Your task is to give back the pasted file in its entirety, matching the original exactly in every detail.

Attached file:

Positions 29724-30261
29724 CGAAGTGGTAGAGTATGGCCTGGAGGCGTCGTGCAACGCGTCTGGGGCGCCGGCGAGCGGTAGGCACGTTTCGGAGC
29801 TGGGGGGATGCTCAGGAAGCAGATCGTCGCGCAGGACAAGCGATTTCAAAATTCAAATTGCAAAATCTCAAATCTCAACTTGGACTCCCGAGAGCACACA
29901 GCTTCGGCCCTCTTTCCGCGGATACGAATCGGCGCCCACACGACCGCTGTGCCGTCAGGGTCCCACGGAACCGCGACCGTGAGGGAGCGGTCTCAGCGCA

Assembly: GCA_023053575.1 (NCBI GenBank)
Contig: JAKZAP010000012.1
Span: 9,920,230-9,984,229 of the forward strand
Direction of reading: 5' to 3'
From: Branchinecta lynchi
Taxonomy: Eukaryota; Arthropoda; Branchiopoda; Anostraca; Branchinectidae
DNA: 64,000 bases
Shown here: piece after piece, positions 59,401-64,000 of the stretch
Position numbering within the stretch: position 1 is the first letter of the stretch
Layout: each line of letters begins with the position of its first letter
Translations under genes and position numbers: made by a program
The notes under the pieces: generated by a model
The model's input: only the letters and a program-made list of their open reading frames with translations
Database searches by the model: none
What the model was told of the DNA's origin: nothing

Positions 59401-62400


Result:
Positions 29724-30261
29724 CGAAGTGGTAGAGTATGGCCTGGAGGCGTCGTGCAACGCGTCTGGGGCGCCGGCGAGCGGTAGGCACGTTTCGGAGC
29801 TGGGGGGATGCTCAGGAAGCAGATCGTCGCGCAGGACAAGCGATTTCAAAATTCAAATTGCAAAATCTCAAATCTCAACTTGGACTCCCGAGAGCACACA
29901 GCTTCGGCCCTCTTTCCGCGGATACGAATCGGCGCCCACACGACCGCTGTGCCGTCAGGGTCCCACGGAACCGCGACCGTGAGGGAGCGGTCTCAGCGCA

Assembly: GCA_023053575.1 (NCBI GenBank)
Contig: JAKZAP010000012.1
Span: 9,920,230-9,984,229 of the forward strand
Direction of reading: 5' to 3'
From: Branchinecta lynchi
Taxonomy: Eukaryota; Arthropoda; Branchiopoda; Anostraca; Branchinectidae
DNA: 64,000 bases
Shown here: piece after piece, positions 59,401-64,000 of the stretch
Position numbering within the stretch: position 1 is the first letter of the stretch
Layout: each line of letters begins with the position of its first letter
Translations under genes and position numbers: made by a program
The notes under the pieces: generated by a model
The model's input: only the letters and a program-made list of their open reading frames with translations
Database searches by the model: none
What the model was told of the DNA's origin: nothing

Positions 59401-62400